In today’s changing global economy, the oil and gas industry has become more competitive than ever and refineries must continue to improve their bottom line in order to survive. Doing so requires access to accurate, reliable data on a worldwide scale, and more importantly, the knowledge to interpret and put to use that data. Solomon has been regularly collecting just that type of data since the early 1980s. Today, our database comprises more than 85% of the world’s refining capability. Current research has brought to light characteristics of the best refineries in the world, which we have published in our World’s Best Refineries report. The following text highlights some of our findings in what it takes to be a World’s Best refinery.

The first finding of note is that almost any refinery can be a World’s Best refinery, though it may not necessarily be easy as our World’s Best Peer Group requires consistent, high-level performance across a wide range of capacity and complexity measures.


One of the biggest differences we see between the World’s Best refineries and others is the manner in which they allocate their capital spending toward the generation of new profit. Not only do World’s Best refineries spend less than the rest of the world in every CapEx category, but the distribution of their spending is very different. Compared to other refineries, the World’s Best spend less of their budget on meeting environmental requirements and more on constraint removal. We believe World’s Best refineries have put behind them the wave of safety and environmental requirements enacted over the last 10 years. Their processes are mature and functioning efficiently. But favoring constraint removal is an obvious lean toward profit-generating investments.


The world’s Best refineries also spend less on both components of maintenance (i.e., turnaround as well as non-turnaround costs). However, despite keeping costs low, World’s Best refineries manage to achieve industry-leading turnaround intervals and durations for key process units. This achievement keeps process unit downtimes short and operational availability high.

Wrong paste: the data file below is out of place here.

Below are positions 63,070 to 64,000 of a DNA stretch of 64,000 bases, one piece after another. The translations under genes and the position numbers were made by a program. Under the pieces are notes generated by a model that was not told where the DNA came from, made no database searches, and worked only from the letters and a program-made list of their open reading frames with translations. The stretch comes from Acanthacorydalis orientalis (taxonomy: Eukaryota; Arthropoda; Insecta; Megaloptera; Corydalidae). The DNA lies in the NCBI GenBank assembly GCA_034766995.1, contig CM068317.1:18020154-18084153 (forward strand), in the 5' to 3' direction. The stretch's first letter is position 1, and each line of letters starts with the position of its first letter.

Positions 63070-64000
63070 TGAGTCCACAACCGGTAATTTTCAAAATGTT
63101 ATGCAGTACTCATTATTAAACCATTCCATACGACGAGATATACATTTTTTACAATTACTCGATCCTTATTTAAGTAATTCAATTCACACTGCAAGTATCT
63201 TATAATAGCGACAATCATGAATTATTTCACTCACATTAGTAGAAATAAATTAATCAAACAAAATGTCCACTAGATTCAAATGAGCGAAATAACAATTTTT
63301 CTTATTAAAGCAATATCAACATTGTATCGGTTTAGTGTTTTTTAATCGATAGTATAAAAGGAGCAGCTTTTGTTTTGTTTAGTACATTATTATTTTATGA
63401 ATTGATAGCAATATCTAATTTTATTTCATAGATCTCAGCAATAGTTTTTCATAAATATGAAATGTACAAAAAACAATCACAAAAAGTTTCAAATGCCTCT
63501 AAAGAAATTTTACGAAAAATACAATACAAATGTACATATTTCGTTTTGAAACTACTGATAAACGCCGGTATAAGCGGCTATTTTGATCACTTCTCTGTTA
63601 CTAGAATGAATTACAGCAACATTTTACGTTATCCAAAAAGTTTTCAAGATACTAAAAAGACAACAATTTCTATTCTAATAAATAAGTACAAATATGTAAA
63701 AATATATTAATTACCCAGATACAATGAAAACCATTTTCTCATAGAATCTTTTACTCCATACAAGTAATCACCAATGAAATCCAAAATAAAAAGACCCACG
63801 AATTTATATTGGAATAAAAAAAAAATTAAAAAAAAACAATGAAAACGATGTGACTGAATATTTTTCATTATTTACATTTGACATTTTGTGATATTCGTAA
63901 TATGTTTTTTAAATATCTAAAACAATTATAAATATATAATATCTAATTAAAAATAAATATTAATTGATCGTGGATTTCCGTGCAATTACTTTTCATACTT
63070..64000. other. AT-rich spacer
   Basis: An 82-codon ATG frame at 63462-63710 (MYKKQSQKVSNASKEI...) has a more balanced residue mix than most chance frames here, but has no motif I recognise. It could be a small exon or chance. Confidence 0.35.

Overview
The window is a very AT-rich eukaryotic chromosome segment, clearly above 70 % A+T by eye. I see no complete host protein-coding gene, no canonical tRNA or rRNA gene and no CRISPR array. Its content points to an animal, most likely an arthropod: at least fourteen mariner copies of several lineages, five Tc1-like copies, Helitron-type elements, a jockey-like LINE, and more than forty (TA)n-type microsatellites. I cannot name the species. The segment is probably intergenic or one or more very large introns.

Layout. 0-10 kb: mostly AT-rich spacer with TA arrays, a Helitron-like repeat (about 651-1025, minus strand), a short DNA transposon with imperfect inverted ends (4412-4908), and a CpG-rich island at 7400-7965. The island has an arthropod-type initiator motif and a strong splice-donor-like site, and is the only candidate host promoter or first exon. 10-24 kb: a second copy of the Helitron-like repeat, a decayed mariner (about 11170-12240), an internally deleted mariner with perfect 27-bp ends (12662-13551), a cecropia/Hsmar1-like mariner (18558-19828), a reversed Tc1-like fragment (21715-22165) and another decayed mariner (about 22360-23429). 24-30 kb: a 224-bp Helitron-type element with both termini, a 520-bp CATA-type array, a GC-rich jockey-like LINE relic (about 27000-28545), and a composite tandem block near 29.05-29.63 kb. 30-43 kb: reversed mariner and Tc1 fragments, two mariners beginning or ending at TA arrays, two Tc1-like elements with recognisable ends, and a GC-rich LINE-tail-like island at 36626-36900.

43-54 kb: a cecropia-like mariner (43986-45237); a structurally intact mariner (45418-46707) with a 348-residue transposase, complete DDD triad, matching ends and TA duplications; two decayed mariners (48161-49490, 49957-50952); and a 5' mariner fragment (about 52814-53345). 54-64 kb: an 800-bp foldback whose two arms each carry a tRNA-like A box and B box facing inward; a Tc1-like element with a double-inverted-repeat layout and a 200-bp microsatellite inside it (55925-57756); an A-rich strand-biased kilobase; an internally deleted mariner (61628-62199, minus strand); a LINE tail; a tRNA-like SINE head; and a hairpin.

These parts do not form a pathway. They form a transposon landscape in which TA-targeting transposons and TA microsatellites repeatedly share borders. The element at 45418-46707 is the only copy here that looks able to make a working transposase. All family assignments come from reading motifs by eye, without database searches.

While it’s true that all World’s Best refineries ranked in the second quartile in Maintenance Cost Efficiency Index (MEI™), they also achieved first-quartile performance in operational availability, energy intensity, and return on investment. We want to emphasize Solomon’s belief that in order to become a World’s Best refinery, a refinery must achieve first-quartile performance in reliability. We also believe maintenance costs can be cut too low, sacrificing long-term reliability.


Members of the World’s Best Peer Group are comfortably in the second quartile for several key non-energy operating cost metrics; they’re not necessarily the world’s “leanest” refineries. It’s interesting to note that being in the first quartile in staffing does not automatically lead to World’s Best status. In reviewing the refinery Personnel Efficiency Index, we noted that World’s Best refineries average only 69% of the personnel hours consumed by a typical refinery.

Another thing we learned related to job functions and staffing levels is that World’s Best refineries tend to “overstaff” relative to others in the process-related job categories, meaning they employ more process support, economics, and process control personnel. Basically, World’s Best refineries invest in personnel, with the purpose to make the refinery more profitable. In an average 200,000 barrel per day refinery, this philosophy could mean hiring an additional 15 engineers.

The Takeaway

Every refinery should strive to become World’s Best. In doing so, you should be asking yourself…

  • What does a World’s Best refinery do differently than an average one?
  • What are the characteristics of a World’s Best refinery?
  • Where do I start?

Related Insight